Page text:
So, why the quick hook this time from Davis?

It’s likely tied to the big bills awaiting the Raiders in Sin City.

The Raiders plan to pay for part of the 65,000-seat stadium by raising $250 million from PSL sales. The average one-time cost for a PSL will be nearly $4,000 per seat, according to the Las Vegas Sun. That’s in addition to the cash a fan must shell out each year for a single Raiders game ticket, which ran as high as $1,725 per season in 2016.

How many people do you know who can afford such prices?

Concerns about that question might explain the Southern California ad blitz the Raiders unleashed last weekend. Newspaper ads from Los Angeles to San Diego featured a color rendering of a Las Vegas dome stadium and a well-worn Al Davis quote: “The greatness of the Raiders is in its future …” (Which, I admit, sounds much better than, “The Raiders chiseled Nevada taxpayers out of $750 million.”)

The Southland media blitz coincided with a battle against the rechristened L.A. Chargers on New Year’s Eve. It was the Raiders’ first game in Los Angeles since December 1994, just before they deserted Tinsel Town for Oakland. The ad campaign shows the Raiders believe they need old L.A. Raiders fans, along with Nevada residents, to buy Vegas PSLs to reach their $250 million sales goal.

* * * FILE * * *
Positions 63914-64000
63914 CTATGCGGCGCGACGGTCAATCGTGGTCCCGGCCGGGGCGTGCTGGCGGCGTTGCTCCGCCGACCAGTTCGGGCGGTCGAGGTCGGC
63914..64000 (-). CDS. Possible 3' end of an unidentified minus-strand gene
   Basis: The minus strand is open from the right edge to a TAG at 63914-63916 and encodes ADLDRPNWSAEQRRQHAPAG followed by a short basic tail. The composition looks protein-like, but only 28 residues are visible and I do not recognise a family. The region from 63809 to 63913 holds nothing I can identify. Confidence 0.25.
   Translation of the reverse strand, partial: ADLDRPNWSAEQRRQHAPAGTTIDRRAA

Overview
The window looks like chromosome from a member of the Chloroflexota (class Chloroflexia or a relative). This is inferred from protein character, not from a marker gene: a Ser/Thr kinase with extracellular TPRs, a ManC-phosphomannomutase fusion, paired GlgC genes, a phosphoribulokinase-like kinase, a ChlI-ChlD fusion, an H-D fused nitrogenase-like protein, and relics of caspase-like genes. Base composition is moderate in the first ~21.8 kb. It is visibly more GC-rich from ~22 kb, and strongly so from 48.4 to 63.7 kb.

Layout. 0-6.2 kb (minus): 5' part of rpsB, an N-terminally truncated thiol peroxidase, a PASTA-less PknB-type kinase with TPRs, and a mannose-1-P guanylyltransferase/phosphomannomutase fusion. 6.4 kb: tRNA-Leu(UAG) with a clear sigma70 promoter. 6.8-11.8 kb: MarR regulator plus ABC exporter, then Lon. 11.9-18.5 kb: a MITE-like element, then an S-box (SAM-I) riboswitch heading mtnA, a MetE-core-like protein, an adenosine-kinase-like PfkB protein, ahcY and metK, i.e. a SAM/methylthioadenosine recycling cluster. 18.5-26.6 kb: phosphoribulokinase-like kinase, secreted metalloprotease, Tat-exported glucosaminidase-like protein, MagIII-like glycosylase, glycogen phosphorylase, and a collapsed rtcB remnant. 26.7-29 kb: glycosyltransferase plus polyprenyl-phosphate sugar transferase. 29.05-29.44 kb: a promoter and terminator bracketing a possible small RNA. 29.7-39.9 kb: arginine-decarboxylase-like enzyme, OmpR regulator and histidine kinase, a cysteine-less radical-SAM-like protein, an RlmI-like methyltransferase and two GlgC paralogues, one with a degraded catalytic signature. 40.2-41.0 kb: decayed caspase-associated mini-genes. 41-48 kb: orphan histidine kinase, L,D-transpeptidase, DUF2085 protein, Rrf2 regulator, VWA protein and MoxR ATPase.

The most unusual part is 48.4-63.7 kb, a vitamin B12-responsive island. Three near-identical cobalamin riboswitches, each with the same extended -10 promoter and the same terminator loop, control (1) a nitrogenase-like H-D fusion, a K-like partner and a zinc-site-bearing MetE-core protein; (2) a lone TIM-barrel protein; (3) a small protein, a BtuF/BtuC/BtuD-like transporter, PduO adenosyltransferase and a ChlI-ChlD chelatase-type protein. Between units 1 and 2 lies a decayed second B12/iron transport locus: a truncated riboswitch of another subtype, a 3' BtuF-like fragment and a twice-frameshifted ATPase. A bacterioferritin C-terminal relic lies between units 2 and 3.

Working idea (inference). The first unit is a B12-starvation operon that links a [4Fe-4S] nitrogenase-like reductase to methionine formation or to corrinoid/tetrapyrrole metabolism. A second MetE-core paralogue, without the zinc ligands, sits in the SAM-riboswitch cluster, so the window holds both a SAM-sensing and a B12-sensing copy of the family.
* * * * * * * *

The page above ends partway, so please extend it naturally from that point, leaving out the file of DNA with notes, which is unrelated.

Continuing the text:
This is a foolish strategy, bordering on the insane — as can be told by anyone who remembers the poor, inconsistent SoCal attendance that plagued the Raiders from 1982-1994. Those spotty box office numbers at the L.A. Coliseum, coupled with fan misbehavior that scared away the corporate dollar, explain why Al Davis tried moving the Raiders back to Oakland as early as 1990, before officially doing so five years later.

Put simply, if Los Angeles fans didn’t adequately support the Raiders in their own back yard, why does Davis think they’ll travel nearly 300 miles to support them now in Vegas?